Casablanca


Mr. B and I finally got around to watching Casablanca, rounding out the last two people in the Western Hemisphere who have not seen this film.  Because my attention span has been derailed, much like an actual train, by Twitter, my ever-growing RSS feed, and, not being able to watch a black and white movie for more than ten minutes before yelling at our TV to stop being ‘so 1956′, we had to take two nights to do it.  Here is a play-by-play.  One night only, though.  But lots of pictures.

Warning.  Major spoilers follow.  For the other three people in North America who haven’t seen this movie.

First, we start with handsome young Zionist, Ari Ben Canaan and his exceedingly blonde and pale, vaguely European love interest, hopefully gazing out at the virgin lands of Palestine, a desire growing within them both to throw themselves upon the land and cultivate it.

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Sorry.  Wrong World War II movie.We begin with U.S. Air Force Hero Rafe McCawley and his exceedingly brunette and vaguely European love interest, Nurse Evelyn Johnson, are about to kiss, for the last time, before Pearl Harbor happens and everything, including the box office ratings, goes haywire.

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Let’s try this one last time. We set the scene in Morocco, where we find out that apparently all war refugees had time to pack at least two sets of evening dinner attire before fleeing for their lives, and everyone is waiting for transit papers to get out of Morocco.  Because GOD FORBID you would actually enjoy Morocco. Especially if people are bringing you drinks every five minutes.  And it’s sunny.

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Everyone is extremely jolly despite the fact that there is a war going on.  I guess they didn’t have Fox News back then to let them know that there is a WAR ON TERROR going on right there in the bar. They probably didn’t have HuffPost either.  Oh, lucky Casablancan refugees.

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And then we have a shot of The Hero.  Or the anti-hero.  Doesn’t he also play that guy on Mad Men?

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And then there is the heroine. Or as I like to call her, “[insert some pun here that plays on her name and the fact that Bergman sounds suspiciously Jewish].”  I have to acquiesce here, she is beautiful, and she does know three more languages than me.  But she is Swedish, which means she is a socialist, and that’s not the kind of person we want in America at this critical juncture in THE WAR ON SCANDANAVIA.    Let her take her smugness elsewhere.  Like Casablanca.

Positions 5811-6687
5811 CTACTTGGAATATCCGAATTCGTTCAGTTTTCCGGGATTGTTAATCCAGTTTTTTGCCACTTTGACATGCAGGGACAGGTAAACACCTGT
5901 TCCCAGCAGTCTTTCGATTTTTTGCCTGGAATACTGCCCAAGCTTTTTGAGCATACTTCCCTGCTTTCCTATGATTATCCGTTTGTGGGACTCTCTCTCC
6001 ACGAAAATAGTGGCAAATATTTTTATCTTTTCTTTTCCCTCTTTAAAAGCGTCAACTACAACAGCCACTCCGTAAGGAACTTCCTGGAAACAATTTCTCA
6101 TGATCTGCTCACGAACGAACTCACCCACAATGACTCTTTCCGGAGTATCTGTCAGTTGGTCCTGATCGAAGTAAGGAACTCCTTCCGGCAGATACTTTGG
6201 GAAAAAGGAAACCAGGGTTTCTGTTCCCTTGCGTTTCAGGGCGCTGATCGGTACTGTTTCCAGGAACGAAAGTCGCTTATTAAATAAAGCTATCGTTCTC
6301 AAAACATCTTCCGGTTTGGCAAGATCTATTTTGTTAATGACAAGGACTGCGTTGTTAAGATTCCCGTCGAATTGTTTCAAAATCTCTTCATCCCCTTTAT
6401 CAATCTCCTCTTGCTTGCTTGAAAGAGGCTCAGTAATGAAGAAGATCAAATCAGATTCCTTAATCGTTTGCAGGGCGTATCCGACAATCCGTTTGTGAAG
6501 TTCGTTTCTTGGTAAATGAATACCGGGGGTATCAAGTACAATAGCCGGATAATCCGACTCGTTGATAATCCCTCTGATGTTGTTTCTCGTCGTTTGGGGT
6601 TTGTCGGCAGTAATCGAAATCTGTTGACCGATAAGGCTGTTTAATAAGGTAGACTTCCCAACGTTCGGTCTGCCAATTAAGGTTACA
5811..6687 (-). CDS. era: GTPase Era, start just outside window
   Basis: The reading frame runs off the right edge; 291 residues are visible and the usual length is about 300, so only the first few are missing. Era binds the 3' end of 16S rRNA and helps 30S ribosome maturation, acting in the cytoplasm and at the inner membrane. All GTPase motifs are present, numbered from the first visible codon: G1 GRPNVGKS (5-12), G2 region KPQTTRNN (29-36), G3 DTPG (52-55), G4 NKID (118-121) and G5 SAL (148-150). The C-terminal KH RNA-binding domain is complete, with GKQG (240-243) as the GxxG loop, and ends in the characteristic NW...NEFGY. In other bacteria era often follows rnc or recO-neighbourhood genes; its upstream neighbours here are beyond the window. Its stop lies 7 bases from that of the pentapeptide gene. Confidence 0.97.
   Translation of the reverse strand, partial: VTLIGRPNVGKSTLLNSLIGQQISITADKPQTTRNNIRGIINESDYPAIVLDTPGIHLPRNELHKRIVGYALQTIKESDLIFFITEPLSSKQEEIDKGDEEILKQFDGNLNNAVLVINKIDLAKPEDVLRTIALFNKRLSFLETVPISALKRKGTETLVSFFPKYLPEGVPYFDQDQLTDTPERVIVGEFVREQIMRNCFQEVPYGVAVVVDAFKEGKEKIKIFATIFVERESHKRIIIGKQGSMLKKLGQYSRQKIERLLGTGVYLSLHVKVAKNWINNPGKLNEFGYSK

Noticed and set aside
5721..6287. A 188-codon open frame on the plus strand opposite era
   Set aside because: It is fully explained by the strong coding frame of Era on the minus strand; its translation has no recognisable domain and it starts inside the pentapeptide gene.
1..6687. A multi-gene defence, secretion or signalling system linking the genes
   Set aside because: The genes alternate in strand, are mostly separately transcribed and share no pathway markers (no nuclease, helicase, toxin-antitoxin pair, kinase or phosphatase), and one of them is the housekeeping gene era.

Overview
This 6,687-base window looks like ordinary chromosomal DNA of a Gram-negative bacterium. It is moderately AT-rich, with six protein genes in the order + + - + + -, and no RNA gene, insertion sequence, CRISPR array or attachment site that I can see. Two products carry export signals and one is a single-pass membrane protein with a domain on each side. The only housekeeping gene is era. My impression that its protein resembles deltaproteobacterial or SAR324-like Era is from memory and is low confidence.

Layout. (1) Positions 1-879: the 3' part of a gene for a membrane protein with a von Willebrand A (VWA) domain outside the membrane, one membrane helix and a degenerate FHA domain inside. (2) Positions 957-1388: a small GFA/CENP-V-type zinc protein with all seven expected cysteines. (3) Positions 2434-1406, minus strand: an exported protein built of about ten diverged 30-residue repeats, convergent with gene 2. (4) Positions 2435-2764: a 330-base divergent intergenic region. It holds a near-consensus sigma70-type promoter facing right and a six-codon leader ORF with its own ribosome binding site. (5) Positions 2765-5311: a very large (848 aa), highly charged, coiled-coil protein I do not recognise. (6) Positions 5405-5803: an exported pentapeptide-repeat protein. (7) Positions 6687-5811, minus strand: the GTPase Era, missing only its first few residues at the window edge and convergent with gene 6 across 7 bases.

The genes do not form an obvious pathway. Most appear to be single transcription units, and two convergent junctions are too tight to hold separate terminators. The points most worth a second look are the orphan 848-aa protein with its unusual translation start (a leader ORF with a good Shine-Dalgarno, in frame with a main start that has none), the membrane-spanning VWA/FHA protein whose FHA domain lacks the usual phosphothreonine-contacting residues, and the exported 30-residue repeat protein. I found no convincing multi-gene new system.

I really have to ask people that love this movie, what was the point of this character? How is she gonna mess around with other guys when Laszlo is dead/in a concentration camp/off somewhere else looking forlorn and noble with that cut above his forehead?  And then she just leaves him again?  I don’t know.  It didn’t seem very believable to me.  Especially after Mr. B told me that, if he ever got stuck in the Czech Republic, that he would probably kill himself and I should just move on with my life.  Mr. B is not fond of Eastern Europe.

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And then there is the happy ending. Laszlo and Ilsa go off to do whatever it is they plan on doing in the United States.  Probably hiking the Appalachian Trail.

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I don’t know.  I just don’t get it.  For all of its iconic hype, I came away highly disappointed.  The plot seems disjointed and the love story not credible.

Umberto Eco once wrote,

When all the archetypes burst in shamelessly, we reach Homeric depths. Two clichés make us laugh. A hundred clichés move us. For we sense dimly that the clichés are talking among themselves, and celebrating a reunion.

It’s true, but I just don’t feel the hundred cliches in the movie moving me.  Back to Ari Ben Canaan for me. Also, color tv.

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